The Rural Alberta Advantage – Mended With Gold

Saddle Creek, 2014

Indie-rockers with a folk angle is hardly a novelty today, but this Toronto trio have always been one of the best, despite their relative obscurity. Sometimes layered and fuzzy, other times louder swells of alt-rock with bombastic percussion, the band have always found a nice medium between rowdy, galloping rock and an underlying sensitivity. Somewhat of a hidden treasure on the Saddle Creek roster, TRAA just keep getting better.

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Andrew Judah – Monster

Self-released, 2014

A dark, cinematic listen that encompasses folk, electronica, indie-rock and baroque pop, Judah seems at home with banjos as he does synth. Heavily layered and unpredictable, subsequent listens yield new things to love each time, as Judah explores mysterious, instantly captivating sounds all by himself. This would be a great companion disc to Radiohead’s Hail To The Thief.

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Musee Mecanique – From Shores Of Sleep

Tender Loving Empire, 2014

Layered, gorgeous indie-folk from Portland, MM’s use of cello, accordion and xylophone are paired with hushed harmonies and the sort of orchestral prowess that is only paralleled by the best of the genre. It’s a more personal outing for songwriter Sean Oglivie, and the accompanying instrumentation is intimate, rich and contains subtle power. Often sounding like music filtered through a stained glass window, this is something everyone should hear.

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Young Rebel Set – Crocodile

New West, 2014

The British folk-rockers return with a second album of ’90s influenced Brit-rock as well as nods to American legends like Springsteen. In a display of multi-faceted indie-rock that is both soulful with strategically reckless moments, it mostly offers slow burning, haunting atmospheres where blues and psyche-influenced moments aren’t out of the question. It may take a few listens to really settle, but it’s worth the investment.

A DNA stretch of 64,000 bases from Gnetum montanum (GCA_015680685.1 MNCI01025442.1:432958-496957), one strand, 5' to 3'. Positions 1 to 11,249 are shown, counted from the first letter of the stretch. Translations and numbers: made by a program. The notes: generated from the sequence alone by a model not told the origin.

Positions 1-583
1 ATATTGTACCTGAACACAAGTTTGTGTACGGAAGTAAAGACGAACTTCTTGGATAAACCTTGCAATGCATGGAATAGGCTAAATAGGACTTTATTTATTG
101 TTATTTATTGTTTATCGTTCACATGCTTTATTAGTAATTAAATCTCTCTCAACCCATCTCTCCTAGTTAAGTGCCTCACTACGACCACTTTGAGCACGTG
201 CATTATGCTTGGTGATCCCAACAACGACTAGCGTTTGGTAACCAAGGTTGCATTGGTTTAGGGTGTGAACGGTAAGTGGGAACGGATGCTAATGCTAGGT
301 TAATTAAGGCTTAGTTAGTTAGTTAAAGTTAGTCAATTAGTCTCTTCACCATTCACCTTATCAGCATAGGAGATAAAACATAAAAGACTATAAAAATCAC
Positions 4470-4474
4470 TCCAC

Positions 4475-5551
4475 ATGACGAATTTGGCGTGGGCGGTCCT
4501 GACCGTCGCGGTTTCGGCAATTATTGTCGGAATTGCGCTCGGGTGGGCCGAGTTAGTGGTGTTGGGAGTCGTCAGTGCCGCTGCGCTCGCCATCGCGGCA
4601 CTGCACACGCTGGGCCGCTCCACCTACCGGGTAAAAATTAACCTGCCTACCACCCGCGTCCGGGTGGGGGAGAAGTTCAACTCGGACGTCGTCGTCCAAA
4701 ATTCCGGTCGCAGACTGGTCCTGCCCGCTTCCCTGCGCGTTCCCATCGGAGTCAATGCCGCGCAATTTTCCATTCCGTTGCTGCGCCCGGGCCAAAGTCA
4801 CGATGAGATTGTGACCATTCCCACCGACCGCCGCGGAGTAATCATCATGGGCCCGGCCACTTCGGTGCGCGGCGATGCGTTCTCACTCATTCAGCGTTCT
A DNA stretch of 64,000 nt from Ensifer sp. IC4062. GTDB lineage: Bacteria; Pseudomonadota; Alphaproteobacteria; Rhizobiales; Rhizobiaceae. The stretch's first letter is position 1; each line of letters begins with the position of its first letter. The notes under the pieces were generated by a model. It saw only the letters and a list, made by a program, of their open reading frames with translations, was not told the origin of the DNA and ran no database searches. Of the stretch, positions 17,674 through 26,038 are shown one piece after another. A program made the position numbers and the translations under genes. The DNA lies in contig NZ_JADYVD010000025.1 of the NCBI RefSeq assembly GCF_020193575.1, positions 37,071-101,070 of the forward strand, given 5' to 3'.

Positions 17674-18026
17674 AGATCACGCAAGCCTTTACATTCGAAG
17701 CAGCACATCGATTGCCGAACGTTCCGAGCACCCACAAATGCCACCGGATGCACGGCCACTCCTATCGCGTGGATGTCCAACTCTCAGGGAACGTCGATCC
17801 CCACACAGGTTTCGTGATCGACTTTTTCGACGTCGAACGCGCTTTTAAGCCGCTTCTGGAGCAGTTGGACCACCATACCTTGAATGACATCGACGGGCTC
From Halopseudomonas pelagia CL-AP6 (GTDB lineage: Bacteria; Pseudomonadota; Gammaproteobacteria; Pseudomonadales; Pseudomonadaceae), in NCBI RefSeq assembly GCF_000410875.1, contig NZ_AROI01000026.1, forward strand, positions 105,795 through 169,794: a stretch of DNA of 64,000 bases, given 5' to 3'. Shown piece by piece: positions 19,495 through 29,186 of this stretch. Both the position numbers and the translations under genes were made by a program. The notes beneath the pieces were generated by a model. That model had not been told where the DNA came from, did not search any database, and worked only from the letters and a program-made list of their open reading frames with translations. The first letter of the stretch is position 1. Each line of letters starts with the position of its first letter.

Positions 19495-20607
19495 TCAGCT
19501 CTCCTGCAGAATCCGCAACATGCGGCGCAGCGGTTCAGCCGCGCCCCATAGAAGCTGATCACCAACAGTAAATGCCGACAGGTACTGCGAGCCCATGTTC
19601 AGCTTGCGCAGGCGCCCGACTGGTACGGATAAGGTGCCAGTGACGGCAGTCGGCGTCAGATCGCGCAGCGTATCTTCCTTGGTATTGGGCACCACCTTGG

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Ben Watt – Hendra

Universal, 2014

Formerly half of Everything But The Girl, Watt goes back to his folk-rock roots armed with a guitar, occasional synth and his gentle voice. It’s a quiet affair, full of intimacy, and though the guitars will get crunchy and blues influenced, it always comes back to his sparse and emotive singing. It’s a far cry from his former band or work as a DJ, but the life stories expressed here unfold with a stark beauty that’s so immediately memorable.

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Greensky Bluegrass – If Sorrows Swim

Big Blue Zoo, 2014

Existing somewhere between bluegrass and rock with an approach rooted in prog-rock, Greensky Bluegrass have amassed legions of fans due to their skilled approach and limitless boundaries. With furious banjo picking and gritty melodies, this fifth album occasional sits in traditional country and bluegrass, but mostly explores how detailed their instrumentation can get without alienating the listener.

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